Scientists Discover Breakthrough in the Fight Against Cancer

Scientists don't say the word “breakthrough” very often, so when Dr. David Spector at Cold Spring Harbor Laboratory used that word to announce the development of a new drug to fight cancer, it was indeed significant. Spector and his colleagues have engineered a drug that appears to be able to destroy aggressive breast cancer cells. It also destroys metastatic cancer cells, and it does so without damaging healthy tissue.

The experiments were done on mice, and the effects were far beyond anything Spector expected or even hoped to see. The team was able to single out Malat1 (a long non-coding RNA) with the drug antisense oligonucleotide (ASO). The drug attaches itself to non-coding RNA, which sits in the nucleus of a cell. A cancer cell requires non-coding RNA to replicate and spread through the body. Once Spector's drug attaches to it, however, the replication becomes far less aggressive, reducing the spread of cancer through the body.

The results showed that to become metastatic, breast cancer cells depend on the non-coding RNA in the cells' nucleus. If this non-coding RNA is removed, the metastatic tumors can't survive and spread. The tumors as a whole are drastically changed by this treatment. The treatment only took weeks to destroy the non-coding RNA, and there were no significant side effects.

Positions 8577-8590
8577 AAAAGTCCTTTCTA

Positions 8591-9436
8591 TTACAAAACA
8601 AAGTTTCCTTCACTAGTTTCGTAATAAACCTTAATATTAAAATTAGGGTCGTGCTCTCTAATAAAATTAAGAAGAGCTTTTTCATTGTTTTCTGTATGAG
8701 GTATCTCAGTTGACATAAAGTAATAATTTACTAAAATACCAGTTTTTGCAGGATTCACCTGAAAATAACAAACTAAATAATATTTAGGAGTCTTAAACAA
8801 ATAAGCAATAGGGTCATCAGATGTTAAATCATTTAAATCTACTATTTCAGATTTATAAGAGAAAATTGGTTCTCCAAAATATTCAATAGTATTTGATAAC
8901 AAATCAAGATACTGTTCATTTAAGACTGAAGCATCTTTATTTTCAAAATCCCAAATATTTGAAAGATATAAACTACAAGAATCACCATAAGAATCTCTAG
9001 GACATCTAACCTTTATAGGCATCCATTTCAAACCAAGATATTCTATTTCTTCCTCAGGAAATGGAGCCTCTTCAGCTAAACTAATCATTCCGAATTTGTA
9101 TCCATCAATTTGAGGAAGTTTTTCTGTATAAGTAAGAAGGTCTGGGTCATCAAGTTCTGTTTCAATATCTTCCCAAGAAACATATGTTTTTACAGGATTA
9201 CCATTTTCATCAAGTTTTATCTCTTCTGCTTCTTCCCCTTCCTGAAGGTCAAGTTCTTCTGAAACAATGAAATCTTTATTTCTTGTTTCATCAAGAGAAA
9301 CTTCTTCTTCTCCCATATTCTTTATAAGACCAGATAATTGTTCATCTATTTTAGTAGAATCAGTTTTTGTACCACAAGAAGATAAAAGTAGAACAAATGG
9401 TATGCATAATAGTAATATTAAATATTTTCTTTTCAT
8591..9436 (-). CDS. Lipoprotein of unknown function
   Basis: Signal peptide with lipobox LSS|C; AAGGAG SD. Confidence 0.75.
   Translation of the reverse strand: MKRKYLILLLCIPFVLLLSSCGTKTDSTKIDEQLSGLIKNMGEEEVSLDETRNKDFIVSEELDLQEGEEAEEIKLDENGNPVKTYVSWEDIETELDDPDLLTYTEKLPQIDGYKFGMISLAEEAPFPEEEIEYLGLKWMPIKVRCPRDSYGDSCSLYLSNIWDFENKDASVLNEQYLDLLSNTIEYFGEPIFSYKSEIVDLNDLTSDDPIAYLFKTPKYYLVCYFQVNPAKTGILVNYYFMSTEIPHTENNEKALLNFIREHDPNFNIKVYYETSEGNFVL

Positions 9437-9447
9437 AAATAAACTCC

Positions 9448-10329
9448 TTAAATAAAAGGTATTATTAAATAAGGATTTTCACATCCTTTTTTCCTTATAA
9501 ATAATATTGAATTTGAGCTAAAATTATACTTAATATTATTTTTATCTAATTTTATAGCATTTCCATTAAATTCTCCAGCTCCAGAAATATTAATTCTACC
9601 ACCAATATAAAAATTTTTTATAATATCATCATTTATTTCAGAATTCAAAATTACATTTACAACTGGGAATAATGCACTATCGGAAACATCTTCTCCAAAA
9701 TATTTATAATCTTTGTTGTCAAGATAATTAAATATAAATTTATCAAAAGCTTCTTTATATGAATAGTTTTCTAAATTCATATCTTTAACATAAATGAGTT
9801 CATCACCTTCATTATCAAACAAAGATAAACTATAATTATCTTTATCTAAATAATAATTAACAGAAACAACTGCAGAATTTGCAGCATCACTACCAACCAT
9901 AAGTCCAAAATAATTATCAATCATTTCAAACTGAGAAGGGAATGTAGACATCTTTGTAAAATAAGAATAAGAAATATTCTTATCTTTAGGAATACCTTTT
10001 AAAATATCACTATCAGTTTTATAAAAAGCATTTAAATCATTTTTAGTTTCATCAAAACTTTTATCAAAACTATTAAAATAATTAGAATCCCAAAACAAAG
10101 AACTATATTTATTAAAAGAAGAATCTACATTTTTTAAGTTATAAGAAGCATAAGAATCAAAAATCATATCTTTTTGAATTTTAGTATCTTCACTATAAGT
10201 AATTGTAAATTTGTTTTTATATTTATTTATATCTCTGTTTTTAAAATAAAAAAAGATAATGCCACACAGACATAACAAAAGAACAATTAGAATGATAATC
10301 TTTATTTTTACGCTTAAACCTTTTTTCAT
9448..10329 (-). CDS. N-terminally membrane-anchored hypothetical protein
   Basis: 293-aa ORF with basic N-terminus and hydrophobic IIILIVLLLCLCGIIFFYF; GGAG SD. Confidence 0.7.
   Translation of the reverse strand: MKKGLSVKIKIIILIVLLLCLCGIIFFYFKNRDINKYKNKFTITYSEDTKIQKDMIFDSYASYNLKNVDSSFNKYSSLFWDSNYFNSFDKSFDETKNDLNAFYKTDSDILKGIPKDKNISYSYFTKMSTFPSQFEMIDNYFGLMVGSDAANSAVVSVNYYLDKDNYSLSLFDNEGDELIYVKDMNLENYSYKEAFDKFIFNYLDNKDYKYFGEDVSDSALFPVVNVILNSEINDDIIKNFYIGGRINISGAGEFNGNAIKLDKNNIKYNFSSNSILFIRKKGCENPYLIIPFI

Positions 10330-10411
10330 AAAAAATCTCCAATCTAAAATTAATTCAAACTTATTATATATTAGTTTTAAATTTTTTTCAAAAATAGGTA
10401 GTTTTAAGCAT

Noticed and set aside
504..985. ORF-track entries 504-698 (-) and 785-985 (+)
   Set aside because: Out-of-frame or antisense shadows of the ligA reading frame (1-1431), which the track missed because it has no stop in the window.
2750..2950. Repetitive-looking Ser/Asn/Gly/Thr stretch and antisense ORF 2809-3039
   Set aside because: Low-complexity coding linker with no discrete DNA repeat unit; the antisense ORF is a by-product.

The researchers are now moving on to study the same drugs in human tumors, based on the promising findings with the mice. After the studies on human tissue, clinical trials could begin in as few as three years. Researchers are optimistic that this discovery could lead to similar treatments against other forms of cancer. The news of what could be a very significant breakthrough indeed has already provided hope to many breast cancer survivors.

Although the fight against cancer is a multi-faceted one, progress is being made on many fronts. Check out this story about the way in which researchers are causing leukemia cells to turn on each other and destroy other cancer cells.

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